So please feel free to follow @talkclouds. I’m delighted to follow other English teachers back, and if you have some other people to recommend that I should follow, please let me know!

Also, I’ve cleaned up and reorganized my blogroll. I hope to add more to it, but check it out if you have time!

I’m also testing these retweet and Facebook buttons; I’ll tweak them a bit later to make them fit in better, but we’ll see. If folks are too busy to comment, I’m still looking for some other evidence of what posts are the most useful so I know what to write more of and what to write less of.

Twelve Days of Christmas

Christmas Tree by Johnny Automatic at

Stay tuned…

I’m going to try to do Twelve Days of Christmas here at Talk to the Clouds. That means that starting on December 25th, I’ll post a useful and/or fun free resource every day for twelve days!

The Twelve Days of Christmas does traditionally start on Christmas, and isn’t the twelve days before, as so many retailers seem to think … just another one of those traditions that we get wrong ourselves so often. That’s obscure enough for most people that I didn’t try explaining it to my students when I went over the “differences between Christmas in Japan and the US” handout that I do most years. One thing I did mention, because it causes a lot of confusion when they run into it, is that many Americans–like me–celebrate Christmas as a cultural event with roots that predate Christianity, rather than as a religious event. It can be pretty confusing for them when they get conflicting messages–first they’re told by some people “Japan is doing it wrong! Christmas is a religious event!” … and then they perceive a conflict between the number of Christians in the US (around 77% overall and very obviously less than that where we live) and the number of people who follow cultural traditions such as Christmas trees, gifts, donations to charities, family dinners, and so on (around 95% of Americans celebrate Christmas). Not to mention that some Christian groups do not observe Christmas or don’t observe it on December 25… It’s very surprising to them and serves as a good look at American religious and cultural diversity at the nitty-gritty in-practice level. There are other, easier and more fun to explain differences too–like no eating Kentucky Fried Chicken for Christmas dinner here!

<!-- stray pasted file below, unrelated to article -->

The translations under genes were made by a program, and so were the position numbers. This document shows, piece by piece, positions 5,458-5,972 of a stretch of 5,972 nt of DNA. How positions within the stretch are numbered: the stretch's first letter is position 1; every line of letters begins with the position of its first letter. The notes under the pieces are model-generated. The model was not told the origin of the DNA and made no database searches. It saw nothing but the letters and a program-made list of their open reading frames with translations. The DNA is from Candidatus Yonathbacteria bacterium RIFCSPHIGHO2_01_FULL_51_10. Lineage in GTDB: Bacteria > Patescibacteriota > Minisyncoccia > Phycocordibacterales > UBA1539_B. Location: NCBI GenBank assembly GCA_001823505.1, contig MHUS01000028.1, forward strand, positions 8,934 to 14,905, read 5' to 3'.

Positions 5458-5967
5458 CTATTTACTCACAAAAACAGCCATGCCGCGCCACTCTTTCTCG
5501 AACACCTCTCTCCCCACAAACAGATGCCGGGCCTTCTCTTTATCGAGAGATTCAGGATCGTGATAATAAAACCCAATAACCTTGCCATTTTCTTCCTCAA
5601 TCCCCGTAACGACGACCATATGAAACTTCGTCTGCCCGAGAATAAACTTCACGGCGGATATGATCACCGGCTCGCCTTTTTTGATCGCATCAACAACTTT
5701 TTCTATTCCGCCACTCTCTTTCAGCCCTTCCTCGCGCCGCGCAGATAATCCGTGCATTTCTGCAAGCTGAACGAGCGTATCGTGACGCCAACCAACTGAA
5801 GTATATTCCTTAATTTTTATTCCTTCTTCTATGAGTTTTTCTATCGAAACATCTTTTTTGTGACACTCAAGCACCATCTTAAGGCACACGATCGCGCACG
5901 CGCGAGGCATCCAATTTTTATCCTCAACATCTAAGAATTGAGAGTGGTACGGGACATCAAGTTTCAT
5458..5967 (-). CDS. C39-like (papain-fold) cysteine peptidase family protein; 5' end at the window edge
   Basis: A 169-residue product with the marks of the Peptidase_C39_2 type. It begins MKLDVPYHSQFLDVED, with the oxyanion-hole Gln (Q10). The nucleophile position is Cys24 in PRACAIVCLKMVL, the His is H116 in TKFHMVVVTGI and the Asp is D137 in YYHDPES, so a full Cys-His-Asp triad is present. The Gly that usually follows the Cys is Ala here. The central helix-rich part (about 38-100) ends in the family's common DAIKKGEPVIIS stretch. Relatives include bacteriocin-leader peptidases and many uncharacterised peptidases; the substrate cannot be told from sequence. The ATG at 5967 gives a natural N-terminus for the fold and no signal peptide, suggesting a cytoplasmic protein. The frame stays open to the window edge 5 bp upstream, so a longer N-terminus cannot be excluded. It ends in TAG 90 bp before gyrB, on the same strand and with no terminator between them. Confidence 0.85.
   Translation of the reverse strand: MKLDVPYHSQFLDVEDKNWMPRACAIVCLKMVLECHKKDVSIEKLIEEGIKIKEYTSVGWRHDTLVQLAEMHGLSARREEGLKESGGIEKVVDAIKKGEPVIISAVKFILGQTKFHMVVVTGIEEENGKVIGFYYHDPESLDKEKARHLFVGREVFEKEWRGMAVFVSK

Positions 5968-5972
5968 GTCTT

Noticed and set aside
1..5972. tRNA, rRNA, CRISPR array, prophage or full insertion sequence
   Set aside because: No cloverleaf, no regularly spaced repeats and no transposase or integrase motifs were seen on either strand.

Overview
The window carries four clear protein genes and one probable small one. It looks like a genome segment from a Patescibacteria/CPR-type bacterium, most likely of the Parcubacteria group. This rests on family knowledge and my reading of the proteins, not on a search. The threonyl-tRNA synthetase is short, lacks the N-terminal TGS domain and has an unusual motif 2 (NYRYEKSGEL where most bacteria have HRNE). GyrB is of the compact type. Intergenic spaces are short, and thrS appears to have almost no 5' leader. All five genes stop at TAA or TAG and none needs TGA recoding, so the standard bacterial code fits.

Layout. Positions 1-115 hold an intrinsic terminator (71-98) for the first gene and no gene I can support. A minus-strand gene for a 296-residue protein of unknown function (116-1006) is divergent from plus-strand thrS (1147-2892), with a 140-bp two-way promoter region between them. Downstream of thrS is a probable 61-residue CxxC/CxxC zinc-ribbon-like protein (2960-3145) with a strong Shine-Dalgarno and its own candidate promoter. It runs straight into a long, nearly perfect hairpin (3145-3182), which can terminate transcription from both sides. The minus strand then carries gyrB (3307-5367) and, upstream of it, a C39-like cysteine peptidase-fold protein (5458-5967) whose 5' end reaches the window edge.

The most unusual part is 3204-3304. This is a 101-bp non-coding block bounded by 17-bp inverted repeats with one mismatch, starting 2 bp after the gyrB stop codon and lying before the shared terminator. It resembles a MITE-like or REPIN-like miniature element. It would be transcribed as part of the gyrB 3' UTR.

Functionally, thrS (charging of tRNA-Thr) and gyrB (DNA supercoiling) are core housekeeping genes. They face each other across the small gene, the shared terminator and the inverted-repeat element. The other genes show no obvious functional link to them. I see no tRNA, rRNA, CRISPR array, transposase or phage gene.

Anyway, I hope you find the Twelve Days of Christmas “presents” I’ve lined up for you worth your time! I don’t have them all picked out yet, so if you know of a great free website, program, or other resource that I haven’t yet mentioned (click on “free” in the tags), feel free to suggest it! Let’s see if I can keep it up and post for 12 days in a row!

Time for a New Layout

Well, when I chose this design for the blog I didn’t associate it with Twitter, because I never saw it when logging into Twitter. But apparently everyone else associates it with Twitter–it just showed up in an e-mail from a retail book chain plugging their account there. Sigh. So I guess I really have to change my layout, but I’m not really confident enough with CSS to write my own, plus I have a cold (again!) and can’t think straight. Anyway, if the site changes appearances several times in the next few days, that’s why. Please bear with me! (And if you have a suggestion, let me know.)